This was the second time our Farmer reconstructed his house, as in 1758-60 he had made numerous
alterations. In 1758 he paid John Patterson £328.0.5 for work done upon it, & the whole house was pretty thoroughly renovated & remodeled in preparation for the reception of a new mistress. In March, 1760, we find the owner contracting with William Triplett "to build me two houses in front of my house (plastering them also) & running walls to them from the great house & from the great house to the washouse & kitchen also." By the "front" he means the west front, as that part toward the river is really the rear of the mansion. Hitherto the house had stood detached & these walls were the originals of the colonnades, still a noticeable feature of the building.
Owing to the absence of a diary of his home activities during 1784 we can not trace in detail his work that year upon either his house or grounds, but we know such facts as that he was ordering materials for the house & that he had his French friend Malesherbes & others collecting vines & plants for him.
With January 1, 1785, he began a new diary, & from it we ascertain that on the twelfth, on a ride about his estate, he observed many trees & shrubs suitable for transplanting. Thereafter he rarely rode out without noticing some crab, holly, magnolia, pine or other young tree that would serve his purpose. He was more alive to the beauties of nature than he had once been, or at least more inclined to comment upon them. On an April day he notes that "the flower of the Sassafras was fully out & looked well--an intermixture of this & Red bud I conceive would look very pretty--the latter crowned with the former or vice versa." He was no gushing spring poet, but when the sap was running, the flowers blooming & the birds singing he felt it all in his heart--perhaps more deeply than do some who say more about it.
On January 19th of this year he began laying out his grounds on a new plan. This plan, as completed, provided for sunken walls or "Haw has!" at the ends of the mansion, & on the west front a large elliptical lawn or bowling green such as still exists there. Along the sides of the lawn he laid out a serpentine drive or carriage way, to be bordered with a great variety of shade trees on each side & a "Wilderness" on the outside. At the extreme west, where the entrance stood, the trees were omitted so that from the house one could see down a long vista, cut through the oaks & evergreens, the lodge gate three-quarters of a mile away. On each side of the opening in the lawn stood a small artificial mound, & just in front of the house a sun-dial by which each day, when the weather was clear, he set his watch. A sun-dial stands on the same spot now but, alas, it is not the original. That was given away or sold by one of the subsequent owners.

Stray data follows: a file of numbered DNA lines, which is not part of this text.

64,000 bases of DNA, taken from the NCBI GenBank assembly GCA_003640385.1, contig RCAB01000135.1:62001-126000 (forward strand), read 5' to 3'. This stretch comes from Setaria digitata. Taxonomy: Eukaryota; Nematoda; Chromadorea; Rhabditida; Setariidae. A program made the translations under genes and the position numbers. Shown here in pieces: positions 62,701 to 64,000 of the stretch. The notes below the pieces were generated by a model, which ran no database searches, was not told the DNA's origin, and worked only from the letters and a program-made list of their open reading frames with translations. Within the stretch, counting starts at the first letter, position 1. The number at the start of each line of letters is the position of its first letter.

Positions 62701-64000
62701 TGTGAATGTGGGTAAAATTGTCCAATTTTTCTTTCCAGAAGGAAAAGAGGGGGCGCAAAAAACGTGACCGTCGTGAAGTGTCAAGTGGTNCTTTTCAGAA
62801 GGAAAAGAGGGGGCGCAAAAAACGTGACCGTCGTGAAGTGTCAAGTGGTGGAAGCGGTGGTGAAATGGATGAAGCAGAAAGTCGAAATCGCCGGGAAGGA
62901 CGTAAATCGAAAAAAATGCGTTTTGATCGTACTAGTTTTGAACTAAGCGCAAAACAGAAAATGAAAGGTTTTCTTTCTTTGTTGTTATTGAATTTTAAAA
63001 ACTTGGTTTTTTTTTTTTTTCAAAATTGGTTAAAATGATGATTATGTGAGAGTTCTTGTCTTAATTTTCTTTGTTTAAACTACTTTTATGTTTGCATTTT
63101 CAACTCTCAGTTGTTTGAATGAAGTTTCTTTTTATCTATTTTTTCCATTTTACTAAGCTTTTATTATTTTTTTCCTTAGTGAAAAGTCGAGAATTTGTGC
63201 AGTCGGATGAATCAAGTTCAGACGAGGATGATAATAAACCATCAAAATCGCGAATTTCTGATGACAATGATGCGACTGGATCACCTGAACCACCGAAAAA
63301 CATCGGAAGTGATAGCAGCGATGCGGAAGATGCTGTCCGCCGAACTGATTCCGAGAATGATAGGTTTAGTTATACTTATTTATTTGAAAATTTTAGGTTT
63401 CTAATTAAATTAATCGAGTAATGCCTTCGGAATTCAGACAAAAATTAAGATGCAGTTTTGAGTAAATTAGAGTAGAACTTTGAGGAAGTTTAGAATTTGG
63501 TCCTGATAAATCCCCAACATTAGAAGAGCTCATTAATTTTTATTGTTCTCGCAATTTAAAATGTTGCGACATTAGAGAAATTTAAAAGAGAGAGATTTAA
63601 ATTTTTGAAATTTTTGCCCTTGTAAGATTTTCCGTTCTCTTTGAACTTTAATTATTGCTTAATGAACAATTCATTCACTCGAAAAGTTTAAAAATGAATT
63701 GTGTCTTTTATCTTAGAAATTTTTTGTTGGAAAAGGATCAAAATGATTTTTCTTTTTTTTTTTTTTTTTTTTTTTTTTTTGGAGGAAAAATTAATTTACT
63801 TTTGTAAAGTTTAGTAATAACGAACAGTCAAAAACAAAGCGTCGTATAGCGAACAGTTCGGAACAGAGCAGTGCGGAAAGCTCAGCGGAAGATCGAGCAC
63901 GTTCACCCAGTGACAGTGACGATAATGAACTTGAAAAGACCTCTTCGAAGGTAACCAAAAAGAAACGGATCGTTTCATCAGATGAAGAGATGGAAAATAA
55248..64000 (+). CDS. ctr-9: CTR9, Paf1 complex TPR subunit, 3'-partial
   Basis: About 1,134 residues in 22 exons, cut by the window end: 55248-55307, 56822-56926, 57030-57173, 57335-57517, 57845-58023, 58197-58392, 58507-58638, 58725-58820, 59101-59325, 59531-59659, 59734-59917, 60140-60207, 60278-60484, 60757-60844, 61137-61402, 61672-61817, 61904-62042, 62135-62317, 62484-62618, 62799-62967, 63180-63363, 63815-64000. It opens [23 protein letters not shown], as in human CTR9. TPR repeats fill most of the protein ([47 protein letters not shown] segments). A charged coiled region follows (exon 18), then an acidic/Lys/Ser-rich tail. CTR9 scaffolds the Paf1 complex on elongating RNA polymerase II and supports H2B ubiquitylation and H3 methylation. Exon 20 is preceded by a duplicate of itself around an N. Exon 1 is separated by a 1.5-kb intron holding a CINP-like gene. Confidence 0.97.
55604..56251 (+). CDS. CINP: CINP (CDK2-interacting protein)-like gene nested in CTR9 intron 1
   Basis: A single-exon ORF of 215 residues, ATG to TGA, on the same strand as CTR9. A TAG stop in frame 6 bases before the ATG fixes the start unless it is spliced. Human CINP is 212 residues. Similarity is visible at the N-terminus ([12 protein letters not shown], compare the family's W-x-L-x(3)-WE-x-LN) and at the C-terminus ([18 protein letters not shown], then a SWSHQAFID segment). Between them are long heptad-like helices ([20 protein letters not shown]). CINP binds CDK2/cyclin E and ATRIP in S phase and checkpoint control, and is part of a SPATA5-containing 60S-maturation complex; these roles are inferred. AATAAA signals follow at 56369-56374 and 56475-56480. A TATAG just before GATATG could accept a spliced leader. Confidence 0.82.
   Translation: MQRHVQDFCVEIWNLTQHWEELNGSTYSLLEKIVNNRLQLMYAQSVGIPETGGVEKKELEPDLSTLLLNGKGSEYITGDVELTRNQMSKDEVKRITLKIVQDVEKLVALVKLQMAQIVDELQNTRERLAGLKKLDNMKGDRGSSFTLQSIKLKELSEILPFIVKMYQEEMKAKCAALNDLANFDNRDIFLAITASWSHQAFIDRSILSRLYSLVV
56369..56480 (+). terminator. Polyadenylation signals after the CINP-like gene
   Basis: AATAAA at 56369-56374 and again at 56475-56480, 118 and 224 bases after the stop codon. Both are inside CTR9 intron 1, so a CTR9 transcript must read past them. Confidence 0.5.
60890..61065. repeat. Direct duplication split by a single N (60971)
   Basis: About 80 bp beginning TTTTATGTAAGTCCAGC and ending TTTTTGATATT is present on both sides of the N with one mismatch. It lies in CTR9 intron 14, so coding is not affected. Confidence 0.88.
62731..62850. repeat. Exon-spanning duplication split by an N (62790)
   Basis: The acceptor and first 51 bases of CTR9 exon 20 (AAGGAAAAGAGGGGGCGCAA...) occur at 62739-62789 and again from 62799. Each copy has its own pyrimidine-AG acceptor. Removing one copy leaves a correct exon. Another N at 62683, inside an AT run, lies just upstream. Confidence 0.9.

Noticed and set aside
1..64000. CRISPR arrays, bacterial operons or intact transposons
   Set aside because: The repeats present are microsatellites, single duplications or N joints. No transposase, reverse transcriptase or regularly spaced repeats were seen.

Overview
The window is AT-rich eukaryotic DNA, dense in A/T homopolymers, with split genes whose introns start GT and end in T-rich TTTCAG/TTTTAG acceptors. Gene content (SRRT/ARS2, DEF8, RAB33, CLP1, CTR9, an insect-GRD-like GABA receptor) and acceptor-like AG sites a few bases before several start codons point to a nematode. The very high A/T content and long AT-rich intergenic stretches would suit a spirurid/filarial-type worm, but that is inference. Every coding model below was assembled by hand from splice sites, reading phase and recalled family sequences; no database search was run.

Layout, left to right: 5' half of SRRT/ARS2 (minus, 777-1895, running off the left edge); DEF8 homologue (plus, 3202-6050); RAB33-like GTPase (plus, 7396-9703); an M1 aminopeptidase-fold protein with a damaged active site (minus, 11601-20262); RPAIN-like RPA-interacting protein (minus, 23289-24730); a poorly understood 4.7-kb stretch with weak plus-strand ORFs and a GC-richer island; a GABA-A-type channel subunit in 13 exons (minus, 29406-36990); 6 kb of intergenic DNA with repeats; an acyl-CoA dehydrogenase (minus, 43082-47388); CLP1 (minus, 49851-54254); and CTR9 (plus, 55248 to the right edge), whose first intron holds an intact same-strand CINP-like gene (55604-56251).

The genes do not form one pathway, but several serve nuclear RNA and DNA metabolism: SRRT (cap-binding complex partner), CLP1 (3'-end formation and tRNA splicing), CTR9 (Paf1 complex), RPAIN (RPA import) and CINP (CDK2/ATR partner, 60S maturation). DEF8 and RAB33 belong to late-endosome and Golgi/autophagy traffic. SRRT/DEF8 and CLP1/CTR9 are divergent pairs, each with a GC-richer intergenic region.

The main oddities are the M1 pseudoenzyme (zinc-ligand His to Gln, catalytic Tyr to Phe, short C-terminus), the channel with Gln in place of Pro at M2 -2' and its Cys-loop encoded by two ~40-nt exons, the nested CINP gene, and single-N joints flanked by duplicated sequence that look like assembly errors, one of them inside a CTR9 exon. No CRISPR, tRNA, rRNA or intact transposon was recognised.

This same spring our Farmer records planting ivy, limes & lindens sent by his good friend Governor Clinton of New York; lilacs, mock oranges, aspen, mulberries, black gums, berried thorns, locusts, sassafras, magnolia, crabs, service berries, catalpas, papaws, honey locusts, a live oak from Norfolk, yews, aspens, swamp berries, hemlocks, twelve horse chestnut sent by "Light Horse Harry" Lee, twelve cuttings of tree box, buckeye nuts brought by him the preceding year from the mouth of Cheat River, eight nuts from a tree called "the Kentucke Coffee tree," a row of shell bark hickory nuts from New York, some filberts from "sister Lewis." His brother John sent him four barrels of holly seeds, which he sowed in the semicircle north of the front gate; in the south semicircle, from the kitchen to the south "Haw ha!"; & from the servants' hall to the north "Haw ha!"
Nor did he neglect more utilitarian work, for in April he grafted many cherries, pears & other fruit trees. Such work was continued at intervals till his death.
In raising fruit, as in many other things, he was troubled by the thieving propensities of the slaves. September tenth of this year he records that because of the scarcity of apples & the depredations that were being committed "every Night upon the few I have, I found it necessary (tho much too early) to gather & put them up for Winter use."